Let me tell you, it's no picnic being two months pregnant when you edit, write, or read about food for a living.
"Hm, shall I write about what I had for dinner? Because I'm sure the readers will be SO HAPPY to read about the sparkling water and handful of almonds I forced down just to keep from booting this evening."
And forget about trying to research or cook new recipes when just walking in the vicinity of the kitchen rams so many nauseating smells up your nose that you grapple desperately at the box of water crackers you now perpetually carry in your pocket. (Of course, that's only when walking the six feet to the kitchen from the bedroom doesn't make you collapse, panting on a chair after walking three feet.)
When my husband offered to buy me a pair of swimmer's nose plugs to ease my discomfort, my only response was to glare balefully at him and asked if he really needed to eat an apple so loudly at that exact moment.
I also developed a specialized and completely uncontrollable gagging noise. Something would set me off, and if I didn't manage to clamp my mouth shut in time to slightly muffle it, an otherworldly "BLEAURRRGAHHHP!" would issue from my stomach, esophagus, and mouth.
After getting over his initial surprise and concern at their severity and volume, my doting husband started to find my gags fairly hilarious. Especially when one occurred when I was talking and I continued on as if nothing had happened.
I didn't think my friends would find my gags as amusing, so that, combined with the fact that we weren't "telling" yet, had the effect of bringing my social life to a complete standstill. Frankly, I couldn't be trusted to sit in a restaurant or bar and not emit revolting noises while being already completely revolted myself, so that was that.
For the same reason, I sadly pulled out of attending the A16 book signing in Corte Madera because, well, it was a cookbook signing along with what I'm sure was a wonderful food and wine pairing. I didn't need to disturb the peace with my gags over there, either.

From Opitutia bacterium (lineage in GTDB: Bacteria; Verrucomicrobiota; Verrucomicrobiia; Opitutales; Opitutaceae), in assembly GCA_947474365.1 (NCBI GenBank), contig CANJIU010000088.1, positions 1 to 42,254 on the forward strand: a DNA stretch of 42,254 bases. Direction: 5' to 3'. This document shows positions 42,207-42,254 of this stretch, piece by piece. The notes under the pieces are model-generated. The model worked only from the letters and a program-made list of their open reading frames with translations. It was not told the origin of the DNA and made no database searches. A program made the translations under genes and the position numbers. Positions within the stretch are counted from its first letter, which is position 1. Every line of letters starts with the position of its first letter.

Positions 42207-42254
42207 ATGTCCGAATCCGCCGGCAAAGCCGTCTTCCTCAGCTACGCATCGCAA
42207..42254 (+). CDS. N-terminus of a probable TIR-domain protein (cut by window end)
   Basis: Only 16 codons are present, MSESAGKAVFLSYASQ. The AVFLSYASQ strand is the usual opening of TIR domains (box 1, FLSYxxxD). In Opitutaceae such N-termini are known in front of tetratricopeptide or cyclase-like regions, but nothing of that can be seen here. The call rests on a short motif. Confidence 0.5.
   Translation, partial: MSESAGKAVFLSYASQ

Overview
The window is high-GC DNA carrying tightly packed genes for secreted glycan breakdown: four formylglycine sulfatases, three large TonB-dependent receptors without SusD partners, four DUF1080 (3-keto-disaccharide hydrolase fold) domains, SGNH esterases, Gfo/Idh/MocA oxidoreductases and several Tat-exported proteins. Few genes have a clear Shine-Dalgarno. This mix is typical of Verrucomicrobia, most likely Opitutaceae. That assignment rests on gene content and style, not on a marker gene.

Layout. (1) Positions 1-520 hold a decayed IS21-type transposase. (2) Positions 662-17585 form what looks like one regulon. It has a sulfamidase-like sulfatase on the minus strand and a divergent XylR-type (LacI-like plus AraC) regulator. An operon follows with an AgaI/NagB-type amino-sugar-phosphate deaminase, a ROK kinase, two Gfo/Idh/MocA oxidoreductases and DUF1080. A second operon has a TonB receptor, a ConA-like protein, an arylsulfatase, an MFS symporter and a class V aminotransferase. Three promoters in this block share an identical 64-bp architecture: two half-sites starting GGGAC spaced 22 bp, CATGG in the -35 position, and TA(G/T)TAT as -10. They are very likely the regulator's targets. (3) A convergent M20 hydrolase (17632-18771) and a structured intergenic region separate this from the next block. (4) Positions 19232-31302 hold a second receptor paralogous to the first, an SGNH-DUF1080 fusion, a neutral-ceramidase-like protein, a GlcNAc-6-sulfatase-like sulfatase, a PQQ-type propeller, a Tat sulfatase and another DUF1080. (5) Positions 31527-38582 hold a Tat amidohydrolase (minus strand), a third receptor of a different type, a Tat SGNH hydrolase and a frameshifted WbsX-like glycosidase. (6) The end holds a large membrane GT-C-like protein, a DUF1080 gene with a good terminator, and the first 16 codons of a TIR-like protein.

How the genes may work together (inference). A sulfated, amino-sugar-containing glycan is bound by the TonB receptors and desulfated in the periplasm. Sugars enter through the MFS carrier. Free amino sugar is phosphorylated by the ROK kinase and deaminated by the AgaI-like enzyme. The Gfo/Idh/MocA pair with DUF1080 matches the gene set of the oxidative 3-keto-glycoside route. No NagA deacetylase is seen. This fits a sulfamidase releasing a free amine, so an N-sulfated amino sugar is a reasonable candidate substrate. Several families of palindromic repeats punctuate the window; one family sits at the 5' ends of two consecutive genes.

To some degree, my work also came to a standstill while I languished on the bed and tried to forget there was ever such a thing as food. Unfortunately, I was deep in a Mixed Vegetables deadline and attempting to skim over references to sushi, soba, and sake, while building a Japanese food glossary was an exercise in some serious mind control. Although, mostly, I just tended to mutter, "LALALALALA! Kibinago LALALALALA! Nai doufu LALAL--BLEAURRRGAHHHP!"
Mind you, I still met all my deadlines, I just didn't work with excitement, joy, or an appetite.
Meanwhile, for all my whining about my career hardships, how the hell pregnant professional chefs or cooks manage to keep doing their jobs during these trying weeks is beyond me. I mean, forced to be around actual food all the time? BLEAURRRGAHHHP! Personally, I think food professionals should either get hazard pay or some sort of extra maternity leave in the first trimester.
Luckily, I'm now well into my second trimester and have left the Chronicles of Nausea behind, so I'm back in the food saddle again and raring to write about non-alcoholic wine, beer, and mocktails. Stay tuned.